Blanton takes tough-luck loss to Sox

Blanton takes tough-luck loss to Sox

OAKLAND -- Last week in Tokyo, Red Sox starter Daisuke Matsuzaka wobbled through the first two innings against the A's in the first game of Opening Series Japan 2008, but he recovered with three strong innings to finish his outing.

Tuesday night at McAfee Coliseum, in the U.S. opener for the same two teams, Matsuzaka was downright dominant from the outset. The Japanese right-hander struck out the first two A's he faced and finished with nine strikeouts over 6 2/3 innings of two-hit, no-walk, shutout work to lead Boston to a 2-1 victory.

"I thought he pitched well last time, too," said Oakland catcher Kurt Suzuki, "He was keeping everybody off-balance [tonight] and throwing everything for strikes. He's tough to hit. It was a tough night."

It was particularly tough for A's starter Joe Blanton and right fielder Travis Buck, but for different reasons. Blanton, because his six strong innings of work went wasted. Buck, because he struck out in all four of his plate appearances to slip to 0-for-14 with seven strikeouts.

Oakland manager Bob Geren expressed a modicum of concern about his leadoff hitter, saying Buck's swing looked "a touch long" and suggesting that a little extra work with hitting coach Ty Van Burkleo might be in order. Buck seemed intent on getting a head start on that work, staying in the team's video room well after the final out.

"He's a good hitter," Geren said. "He'll make adjustments."

Blanton, who cruised through five shutout innings before being chased by a three-run rally in the sixth last week in his matchup with Matsuzaka in Tokyo, breezed through the first four frames this time before running into trouble.

Jack Cust's opposite-field homer on Masuzaka's first pitch of the second inning gave Blanton a 1-0 lead, but Boston tied it up on three hits and a walk in the fifth, the run scoring on a disputed play after a strong throw from Buck appeared to beat Kevin Youkilis home.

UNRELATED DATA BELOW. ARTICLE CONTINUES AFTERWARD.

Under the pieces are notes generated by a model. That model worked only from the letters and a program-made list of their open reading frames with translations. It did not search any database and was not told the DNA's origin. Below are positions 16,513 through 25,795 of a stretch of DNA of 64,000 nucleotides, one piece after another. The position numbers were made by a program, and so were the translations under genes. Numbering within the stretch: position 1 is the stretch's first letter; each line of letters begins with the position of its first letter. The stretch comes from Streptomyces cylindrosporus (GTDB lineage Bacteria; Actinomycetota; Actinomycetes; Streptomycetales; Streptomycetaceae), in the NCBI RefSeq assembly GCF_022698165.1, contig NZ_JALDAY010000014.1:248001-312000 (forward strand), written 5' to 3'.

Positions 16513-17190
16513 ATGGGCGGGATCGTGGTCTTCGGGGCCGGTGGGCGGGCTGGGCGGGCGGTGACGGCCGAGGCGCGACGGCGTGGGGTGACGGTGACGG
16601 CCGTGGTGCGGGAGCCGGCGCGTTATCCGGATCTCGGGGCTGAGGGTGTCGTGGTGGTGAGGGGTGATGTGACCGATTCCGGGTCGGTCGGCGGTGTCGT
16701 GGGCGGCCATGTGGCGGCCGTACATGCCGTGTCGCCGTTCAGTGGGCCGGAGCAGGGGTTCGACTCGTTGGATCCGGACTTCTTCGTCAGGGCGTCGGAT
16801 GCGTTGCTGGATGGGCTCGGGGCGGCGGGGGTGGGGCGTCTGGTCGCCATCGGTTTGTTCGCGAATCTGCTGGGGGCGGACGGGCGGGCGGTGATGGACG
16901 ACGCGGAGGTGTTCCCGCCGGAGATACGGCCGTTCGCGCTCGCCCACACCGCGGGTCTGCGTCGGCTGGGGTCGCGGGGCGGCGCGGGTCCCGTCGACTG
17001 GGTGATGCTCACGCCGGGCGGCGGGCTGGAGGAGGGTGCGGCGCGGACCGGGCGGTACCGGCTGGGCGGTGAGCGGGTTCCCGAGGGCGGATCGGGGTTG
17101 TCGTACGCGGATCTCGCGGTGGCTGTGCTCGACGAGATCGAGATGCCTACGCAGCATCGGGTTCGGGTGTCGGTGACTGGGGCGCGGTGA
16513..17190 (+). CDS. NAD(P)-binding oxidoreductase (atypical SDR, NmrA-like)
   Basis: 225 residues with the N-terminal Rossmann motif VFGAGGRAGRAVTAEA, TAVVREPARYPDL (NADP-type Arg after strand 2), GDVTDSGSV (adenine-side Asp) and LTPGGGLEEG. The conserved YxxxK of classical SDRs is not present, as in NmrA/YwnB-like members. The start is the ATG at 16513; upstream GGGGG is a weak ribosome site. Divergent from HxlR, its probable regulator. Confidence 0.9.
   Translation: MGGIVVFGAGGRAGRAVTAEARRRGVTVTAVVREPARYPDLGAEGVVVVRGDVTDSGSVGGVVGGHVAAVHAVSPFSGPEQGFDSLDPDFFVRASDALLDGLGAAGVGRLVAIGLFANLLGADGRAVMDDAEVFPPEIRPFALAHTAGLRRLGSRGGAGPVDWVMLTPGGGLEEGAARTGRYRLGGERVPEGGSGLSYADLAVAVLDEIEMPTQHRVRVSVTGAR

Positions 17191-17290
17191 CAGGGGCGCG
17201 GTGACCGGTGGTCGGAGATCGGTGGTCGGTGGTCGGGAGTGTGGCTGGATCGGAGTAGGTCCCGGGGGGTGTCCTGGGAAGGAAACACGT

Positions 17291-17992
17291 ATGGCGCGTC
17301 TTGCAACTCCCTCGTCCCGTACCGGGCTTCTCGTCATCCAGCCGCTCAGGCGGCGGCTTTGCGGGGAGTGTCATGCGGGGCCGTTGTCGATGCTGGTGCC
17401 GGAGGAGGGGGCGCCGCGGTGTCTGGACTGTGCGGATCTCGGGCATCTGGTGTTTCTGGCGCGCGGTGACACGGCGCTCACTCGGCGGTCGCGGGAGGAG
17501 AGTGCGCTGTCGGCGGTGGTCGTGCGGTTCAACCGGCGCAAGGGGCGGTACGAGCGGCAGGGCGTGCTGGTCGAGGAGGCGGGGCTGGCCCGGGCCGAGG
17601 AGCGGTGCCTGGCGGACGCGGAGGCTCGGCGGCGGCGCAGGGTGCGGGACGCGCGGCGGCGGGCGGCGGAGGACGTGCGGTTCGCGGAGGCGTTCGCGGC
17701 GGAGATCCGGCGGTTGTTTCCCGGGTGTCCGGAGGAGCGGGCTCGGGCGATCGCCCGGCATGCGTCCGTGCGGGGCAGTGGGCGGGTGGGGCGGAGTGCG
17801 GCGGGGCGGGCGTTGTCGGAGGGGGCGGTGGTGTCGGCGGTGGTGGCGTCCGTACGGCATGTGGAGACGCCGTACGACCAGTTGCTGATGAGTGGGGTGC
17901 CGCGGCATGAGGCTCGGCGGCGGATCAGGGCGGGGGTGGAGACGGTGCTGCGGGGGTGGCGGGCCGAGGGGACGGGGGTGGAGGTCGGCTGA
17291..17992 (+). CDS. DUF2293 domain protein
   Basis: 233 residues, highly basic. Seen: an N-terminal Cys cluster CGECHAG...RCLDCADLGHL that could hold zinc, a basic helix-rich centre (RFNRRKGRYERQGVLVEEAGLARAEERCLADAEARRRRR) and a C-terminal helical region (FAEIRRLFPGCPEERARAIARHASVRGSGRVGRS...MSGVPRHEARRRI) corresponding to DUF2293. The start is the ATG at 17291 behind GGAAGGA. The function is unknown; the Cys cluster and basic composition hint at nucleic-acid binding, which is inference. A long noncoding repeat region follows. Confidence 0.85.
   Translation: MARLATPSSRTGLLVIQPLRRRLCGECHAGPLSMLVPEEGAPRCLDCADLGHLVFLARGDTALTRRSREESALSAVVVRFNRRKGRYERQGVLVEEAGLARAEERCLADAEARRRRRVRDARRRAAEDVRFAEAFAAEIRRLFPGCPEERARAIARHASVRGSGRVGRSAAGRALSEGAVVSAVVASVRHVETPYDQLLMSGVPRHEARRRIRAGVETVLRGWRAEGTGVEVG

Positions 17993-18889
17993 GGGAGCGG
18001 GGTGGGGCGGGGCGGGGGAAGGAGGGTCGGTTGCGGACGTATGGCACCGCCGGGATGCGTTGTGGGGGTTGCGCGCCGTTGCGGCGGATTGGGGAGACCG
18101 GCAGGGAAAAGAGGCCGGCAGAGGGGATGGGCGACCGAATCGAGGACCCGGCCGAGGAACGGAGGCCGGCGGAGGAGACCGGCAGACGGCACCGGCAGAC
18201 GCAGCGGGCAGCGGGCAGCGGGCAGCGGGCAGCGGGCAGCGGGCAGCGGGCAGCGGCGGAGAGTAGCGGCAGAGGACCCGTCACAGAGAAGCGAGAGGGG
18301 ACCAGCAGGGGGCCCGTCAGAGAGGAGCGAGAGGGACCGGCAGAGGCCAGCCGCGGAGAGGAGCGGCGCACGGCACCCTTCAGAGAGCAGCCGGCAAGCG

Suzuki blocked the plate with his shin guard, but umpire Wally Bell ruled that Suzuki's sweeping tag missed Youkilis' hook slide.

"You see what you see," Suzuki said. "It was one of those bang-bang plays."

Asked if he thought Youkilis was out, Suzuki paused a bit before answering.

"It doesn't matter what my opinion is," he said. "If the umpire says he's safe, he's safe."

Blanton retired David Ortiz with the bases loaded to limit the damage, but an inning later he surrendered a triple off the wall in left to Youkilis, who gave the Red Sox the lead when he scored on a double high off the wall in right -- replays suggested it was a home run -- by Jason Varitek.

"He pitched like a true No. 1 guy," Geren said of Blanton.

"Every time he goes out there, he pitches six or seven innings and gives them a chance to win," Red Sox skipper Terry Francona said. "Fortunately, we scored enough to win."

Boston's runs both came with help from their No. 6 hitter. Youkilis was 3-for-3 on the night against Blanton, who held Ortiz hitless in three at-bats and held the equally dangerous Manny Ramirez to a splintered-bat single.

"Their lineup is so good, you have to have the same energy the whole game," Blanton said. "If you let down for one second, they'll get you."

There was no letting down by either pitching staff. The A's got two innings of perfect work from Santiago Casilla and another shutout inning from Keith Foulke, while Boston's Hideki Okajima nicely set up a dominant save from Jonathan Papelbon, who struck out all three batters he faced in the bottom of the ninth.

With all six pitchers working quickly, it was over in two hours, thirty-nine minutes. The A's finished with three hits and struck out 12 times, the last one ending Daric Barton's streak of reaching base in his first 20 big league games.

"It was a nice, clean, well-pitched game," Geren said. "We just came up a little short on runs."

Mychael Urban is a national writer for This story was not subject to the approval of Major League Baseball or its clubs.